Snoop Dogg's comments on Roots 2016
I feel that some Black people pushing back on Roots 2016 say we need more diverse Black stories other than slave or civil rights narratives as if we don't have any other type of stories being told. I completely agree that we do need more diverse stories, and more often, but there are other Black stories being told.
But ok, let's accept people's pushback on Roots 2016, that we need more diverse Black stories. How many Black folks made sure they saw the Tuskegee Airmen movie, Red Tails, the same way they lined up for a Dark Knight movie? How many people made sure they came out to see the recent Jesse Owens biopic, Race, the same way they were on deck to see the latest Marvel movie? How many people came out to support Denzel when he made The Great Debaters versus the numbers that came out to see him in Training Day? How many people went to see Pride, Terence Howard's movie about a 1970s Black swim team, vs. the number of people that went to see Hustle & Flow and came out the theater singing "It's hard out here for a pimp", or versus the number of people that watch Empire every week?
We don't need more diverse Black stories because there are too many slave or segregation stories being told. We need more diverse stories and images being told because of nonsense like Snoop celebrating pimps and walking Black women down a red carpet like golden retrievers. We need more diverse stories being told because of websites like MediaTakeout and WorldStarHipHop, and television shows like Basketball Wives, and Bad Girls Club. Because "Ratchet TV" is now an actual and popular genre of television.
We don't need more diverse Black stories because we see too many civil rights stories. We need more diverse Black stories because some brothers would rather go floss at the strip club and make it rain instead of picking that money up off the floor and buying some stock or real estate so they can create legacy wealth.
We don't need more diverse Black stories because there are too many stories about the oppression of Black people. We need more diverse stories because some people can wait on the other side of a velvet rope to get into some cheesy club. Because they wait overnight for the new Air Jordans (I can't believe people still do that). Because they wait on the ticket line, the ticket holder line, the popcorn line, to see the latest blockbuster movie. But they don't wait 10 minutes or 30 minutes or however long it takes once every couple of years to vote and participate in elections.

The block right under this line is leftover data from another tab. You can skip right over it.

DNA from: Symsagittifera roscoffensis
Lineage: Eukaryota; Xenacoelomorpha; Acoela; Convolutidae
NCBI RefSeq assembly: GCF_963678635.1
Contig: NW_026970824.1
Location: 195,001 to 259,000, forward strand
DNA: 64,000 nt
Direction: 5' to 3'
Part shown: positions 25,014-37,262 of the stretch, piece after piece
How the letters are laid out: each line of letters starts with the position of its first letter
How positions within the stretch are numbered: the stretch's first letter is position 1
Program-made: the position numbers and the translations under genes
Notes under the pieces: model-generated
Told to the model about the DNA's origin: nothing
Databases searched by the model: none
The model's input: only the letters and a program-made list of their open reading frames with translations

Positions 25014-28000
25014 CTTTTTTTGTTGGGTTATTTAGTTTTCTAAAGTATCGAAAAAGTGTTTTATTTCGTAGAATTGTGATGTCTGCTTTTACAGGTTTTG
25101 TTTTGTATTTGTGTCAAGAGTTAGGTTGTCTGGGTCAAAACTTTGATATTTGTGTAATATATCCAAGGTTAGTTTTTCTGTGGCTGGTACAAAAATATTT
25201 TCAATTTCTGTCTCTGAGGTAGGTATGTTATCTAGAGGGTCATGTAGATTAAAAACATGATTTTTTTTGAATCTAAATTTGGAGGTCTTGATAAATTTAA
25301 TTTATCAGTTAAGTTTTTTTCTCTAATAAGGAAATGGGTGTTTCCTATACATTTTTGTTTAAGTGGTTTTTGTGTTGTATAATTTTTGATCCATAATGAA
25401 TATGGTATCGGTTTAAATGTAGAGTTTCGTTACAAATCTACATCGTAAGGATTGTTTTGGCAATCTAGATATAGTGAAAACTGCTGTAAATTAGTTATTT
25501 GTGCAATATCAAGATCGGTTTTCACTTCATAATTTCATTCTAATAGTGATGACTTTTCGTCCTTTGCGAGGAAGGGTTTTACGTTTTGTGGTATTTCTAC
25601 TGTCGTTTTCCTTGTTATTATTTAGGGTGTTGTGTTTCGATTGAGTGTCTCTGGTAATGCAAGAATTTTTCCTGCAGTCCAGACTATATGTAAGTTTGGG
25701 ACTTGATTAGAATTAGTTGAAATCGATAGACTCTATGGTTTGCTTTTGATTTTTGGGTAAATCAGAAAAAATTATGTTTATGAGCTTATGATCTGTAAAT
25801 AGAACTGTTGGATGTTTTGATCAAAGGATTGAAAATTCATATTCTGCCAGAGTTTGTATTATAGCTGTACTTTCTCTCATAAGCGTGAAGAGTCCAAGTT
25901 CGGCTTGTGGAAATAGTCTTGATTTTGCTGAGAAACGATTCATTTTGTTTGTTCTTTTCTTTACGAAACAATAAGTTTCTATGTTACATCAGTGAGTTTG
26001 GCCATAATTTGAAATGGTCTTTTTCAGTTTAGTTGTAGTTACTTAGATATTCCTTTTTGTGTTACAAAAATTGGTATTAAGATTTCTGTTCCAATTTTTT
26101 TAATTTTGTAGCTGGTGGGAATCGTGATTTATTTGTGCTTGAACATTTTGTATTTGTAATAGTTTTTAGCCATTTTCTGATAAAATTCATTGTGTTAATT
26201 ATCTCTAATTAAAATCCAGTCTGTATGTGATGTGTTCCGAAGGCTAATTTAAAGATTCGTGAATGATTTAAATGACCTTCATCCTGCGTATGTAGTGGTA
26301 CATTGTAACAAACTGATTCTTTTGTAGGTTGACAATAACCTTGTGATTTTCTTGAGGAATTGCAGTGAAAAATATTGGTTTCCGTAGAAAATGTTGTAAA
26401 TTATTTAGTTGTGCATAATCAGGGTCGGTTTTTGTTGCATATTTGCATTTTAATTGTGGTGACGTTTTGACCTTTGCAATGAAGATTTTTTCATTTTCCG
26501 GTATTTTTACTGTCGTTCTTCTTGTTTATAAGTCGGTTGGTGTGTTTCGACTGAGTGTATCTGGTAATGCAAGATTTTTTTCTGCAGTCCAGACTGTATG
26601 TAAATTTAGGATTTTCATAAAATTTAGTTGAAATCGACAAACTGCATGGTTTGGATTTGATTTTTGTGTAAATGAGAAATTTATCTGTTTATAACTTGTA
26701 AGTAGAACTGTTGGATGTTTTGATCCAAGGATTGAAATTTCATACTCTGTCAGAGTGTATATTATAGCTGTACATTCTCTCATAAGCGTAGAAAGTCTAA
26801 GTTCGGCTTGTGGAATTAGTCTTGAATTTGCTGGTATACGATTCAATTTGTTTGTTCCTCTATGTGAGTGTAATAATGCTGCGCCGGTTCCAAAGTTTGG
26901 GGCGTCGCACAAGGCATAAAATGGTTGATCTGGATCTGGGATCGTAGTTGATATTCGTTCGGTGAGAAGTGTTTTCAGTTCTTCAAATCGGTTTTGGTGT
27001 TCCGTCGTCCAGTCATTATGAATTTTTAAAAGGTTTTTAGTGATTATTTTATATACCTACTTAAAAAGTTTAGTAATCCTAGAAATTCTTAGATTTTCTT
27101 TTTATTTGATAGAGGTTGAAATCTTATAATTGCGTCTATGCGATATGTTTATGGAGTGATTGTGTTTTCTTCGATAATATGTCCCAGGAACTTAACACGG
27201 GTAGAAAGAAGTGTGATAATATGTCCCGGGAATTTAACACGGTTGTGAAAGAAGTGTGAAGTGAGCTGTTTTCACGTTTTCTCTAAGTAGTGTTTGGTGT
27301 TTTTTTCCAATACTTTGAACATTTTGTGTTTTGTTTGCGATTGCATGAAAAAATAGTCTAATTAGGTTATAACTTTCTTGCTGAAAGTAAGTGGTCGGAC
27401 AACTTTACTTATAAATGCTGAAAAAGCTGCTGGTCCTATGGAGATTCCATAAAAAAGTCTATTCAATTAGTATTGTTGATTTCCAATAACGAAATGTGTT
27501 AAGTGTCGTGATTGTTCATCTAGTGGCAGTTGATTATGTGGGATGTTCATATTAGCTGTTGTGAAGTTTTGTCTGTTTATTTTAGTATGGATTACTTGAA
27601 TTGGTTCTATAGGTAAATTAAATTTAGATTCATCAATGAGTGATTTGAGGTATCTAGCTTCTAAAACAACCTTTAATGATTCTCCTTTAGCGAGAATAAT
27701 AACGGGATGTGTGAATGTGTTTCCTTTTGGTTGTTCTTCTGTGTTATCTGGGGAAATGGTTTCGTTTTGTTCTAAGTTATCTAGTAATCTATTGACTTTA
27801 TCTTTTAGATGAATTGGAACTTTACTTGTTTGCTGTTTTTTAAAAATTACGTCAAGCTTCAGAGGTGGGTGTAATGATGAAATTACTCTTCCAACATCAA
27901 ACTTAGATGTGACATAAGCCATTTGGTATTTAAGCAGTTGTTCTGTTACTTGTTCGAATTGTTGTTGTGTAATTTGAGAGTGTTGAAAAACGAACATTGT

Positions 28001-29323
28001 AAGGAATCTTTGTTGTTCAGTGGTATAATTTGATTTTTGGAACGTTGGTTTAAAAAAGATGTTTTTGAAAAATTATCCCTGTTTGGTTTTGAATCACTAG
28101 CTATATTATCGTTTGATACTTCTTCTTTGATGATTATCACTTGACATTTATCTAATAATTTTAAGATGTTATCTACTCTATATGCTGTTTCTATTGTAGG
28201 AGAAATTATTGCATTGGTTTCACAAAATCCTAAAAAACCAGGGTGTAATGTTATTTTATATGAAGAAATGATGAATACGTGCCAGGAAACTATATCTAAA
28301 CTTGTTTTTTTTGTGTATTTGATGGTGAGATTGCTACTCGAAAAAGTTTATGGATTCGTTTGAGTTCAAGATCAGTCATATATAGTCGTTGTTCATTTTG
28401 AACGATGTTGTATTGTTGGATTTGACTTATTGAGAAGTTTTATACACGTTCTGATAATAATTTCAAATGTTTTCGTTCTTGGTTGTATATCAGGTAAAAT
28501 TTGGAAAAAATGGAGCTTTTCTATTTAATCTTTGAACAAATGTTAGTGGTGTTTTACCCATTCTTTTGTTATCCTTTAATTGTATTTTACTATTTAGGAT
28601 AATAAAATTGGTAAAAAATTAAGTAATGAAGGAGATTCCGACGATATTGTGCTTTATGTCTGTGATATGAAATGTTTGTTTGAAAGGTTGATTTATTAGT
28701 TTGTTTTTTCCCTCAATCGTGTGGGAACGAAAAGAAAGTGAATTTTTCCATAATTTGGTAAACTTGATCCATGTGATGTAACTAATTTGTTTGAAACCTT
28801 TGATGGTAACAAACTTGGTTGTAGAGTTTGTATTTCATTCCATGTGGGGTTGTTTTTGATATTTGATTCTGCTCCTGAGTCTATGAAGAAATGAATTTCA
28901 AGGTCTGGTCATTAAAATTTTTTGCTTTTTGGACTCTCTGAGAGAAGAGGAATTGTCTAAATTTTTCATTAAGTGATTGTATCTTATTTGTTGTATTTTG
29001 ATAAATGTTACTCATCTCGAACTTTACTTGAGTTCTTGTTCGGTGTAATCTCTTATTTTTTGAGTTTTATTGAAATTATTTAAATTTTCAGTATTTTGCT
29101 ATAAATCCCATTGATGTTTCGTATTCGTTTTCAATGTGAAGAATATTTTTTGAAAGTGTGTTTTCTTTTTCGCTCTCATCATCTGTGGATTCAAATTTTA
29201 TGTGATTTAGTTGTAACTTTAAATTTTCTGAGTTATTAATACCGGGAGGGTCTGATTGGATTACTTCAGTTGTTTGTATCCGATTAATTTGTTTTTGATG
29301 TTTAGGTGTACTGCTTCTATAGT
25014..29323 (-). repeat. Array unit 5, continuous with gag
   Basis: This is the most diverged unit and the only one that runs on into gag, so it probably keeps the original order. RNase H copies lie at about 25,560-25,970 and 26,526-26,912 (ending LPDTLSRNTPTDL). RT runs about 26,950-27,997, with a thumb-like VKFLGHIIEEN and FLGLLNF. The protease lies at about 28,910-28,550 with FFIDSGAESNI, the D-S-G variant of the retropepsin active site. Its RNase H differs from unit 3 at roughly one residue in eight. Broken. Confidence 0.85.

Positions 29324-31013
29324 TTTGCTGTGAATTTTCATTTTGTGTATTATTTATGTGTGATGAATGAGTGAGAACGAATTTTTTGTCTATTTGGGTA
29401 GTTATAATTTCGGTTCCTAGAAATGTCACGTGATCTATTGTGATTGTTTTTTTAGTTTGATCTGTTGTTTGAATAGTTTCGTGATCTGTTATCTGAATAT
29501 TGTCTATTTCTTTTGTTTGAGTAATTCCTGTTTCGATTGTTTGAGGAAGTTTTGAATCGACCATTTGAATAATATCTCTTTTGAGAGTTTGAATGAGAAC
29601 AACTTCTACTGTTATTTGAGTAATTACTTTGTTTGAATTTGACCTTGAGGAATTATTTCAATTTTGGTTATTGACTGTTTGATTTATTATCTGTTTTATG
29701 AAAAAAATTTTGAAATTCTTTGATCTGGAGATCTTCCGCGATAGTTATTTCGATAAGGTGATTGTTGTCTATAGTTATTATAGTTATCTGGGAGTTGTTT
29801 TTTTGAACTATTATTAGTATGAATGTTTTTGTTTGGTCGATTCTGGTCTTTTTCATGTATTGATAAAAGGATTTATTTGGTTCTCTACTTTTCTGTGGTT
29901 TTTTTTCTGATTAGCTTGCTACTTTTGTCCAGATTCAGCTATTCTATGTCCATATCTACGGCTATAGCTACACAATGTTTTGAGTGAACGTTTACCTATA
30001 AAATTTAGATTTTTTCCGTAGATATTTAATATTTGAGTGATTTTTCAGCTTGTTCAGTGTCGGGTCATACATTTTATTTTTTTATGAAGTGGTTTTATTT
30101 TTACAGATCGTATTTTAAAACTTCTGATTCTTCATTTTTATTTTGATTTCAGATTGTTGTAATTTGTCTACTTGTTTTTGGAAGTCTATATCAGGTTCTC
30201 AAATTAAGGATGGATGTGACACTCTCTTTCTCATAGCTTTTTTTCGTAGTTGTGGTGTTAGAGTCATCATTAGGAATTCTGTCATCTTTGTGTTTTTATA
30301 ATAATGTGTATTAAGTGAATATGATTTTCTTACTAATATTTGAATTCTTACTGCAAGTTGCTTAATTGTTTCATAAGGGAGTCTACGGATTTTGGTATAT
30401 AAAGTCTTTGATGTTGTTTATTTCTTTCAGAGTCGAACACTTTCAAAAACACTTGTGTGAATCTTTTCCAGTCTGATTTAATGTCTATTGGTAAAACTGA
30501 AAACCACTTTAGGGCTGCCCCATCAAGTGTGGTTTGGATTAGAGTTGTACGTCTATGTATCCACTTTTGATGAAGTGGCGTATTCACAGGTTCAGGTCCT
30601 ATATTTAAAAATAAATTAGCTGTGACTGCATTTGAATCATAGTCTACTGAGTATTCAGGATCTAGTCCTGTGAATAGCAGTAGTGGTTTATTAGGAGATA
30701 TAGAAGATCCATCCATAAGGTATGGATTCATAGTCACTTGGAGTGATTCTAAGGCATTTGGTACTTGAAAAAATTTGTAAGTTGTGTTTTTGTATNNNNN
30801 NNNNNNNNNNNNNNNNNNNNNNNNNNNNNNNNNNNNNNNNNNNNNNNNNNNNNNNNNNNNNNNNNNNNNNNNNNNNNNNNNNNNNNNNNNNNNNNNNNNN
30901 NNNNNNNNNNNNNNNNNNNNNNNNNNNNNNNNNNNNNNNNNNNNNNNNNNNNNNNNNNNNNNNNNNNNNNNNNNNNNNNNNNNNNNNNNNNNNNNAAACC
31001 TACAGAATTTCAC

We don't need more diverse Black stories because the story of Roots is being told too many times. We need more diverse Black stories because too many people can diagram the story of the static between Drake and Meek Mill, or remember the beefs between 50 Cent and damn near everybody, or recount the history of the Nas & Jay-Z battle, or the latest catfight between NeNe Leakes and whomever. But they can't offer you the same detail about the issues and progression of this current Presidential election cycle.
I see criticisms online from mostly people my age or older who saw the 1977 broadcast about what was omitted from this 2016 production. And honestly, I wish this remake was as many hours as the 1977 original. But on balance, I liked what I saw and I am glad that the story is being told to a new and younger audience; an audience that may not know LeVar Burton, John Amos, Leslie Uggams, Ben Vereen or Louis Gossett Jr. If an updated cast piques young people's interest and gets them to learn the story, I am all for it. From what I saw on Twitter every night, the younger audience that watched was eating it up.
Yes, Roots is just one story. There are indeed endless stories of the Black experience. But if a re-telling of Roots serves as a jump off point and sparks the interest of younger people to seek out other stories and learn more as well as keep the story of Roots alive, I don't see how that could ever be a bad thing. And it's not just about them watching Roots. It's also about creating a new event where all these young people are learning about this story at the same time and communal conversation arising from that.
We need Roots. We need other stories too, but we will always need Roots. Over and over and forever.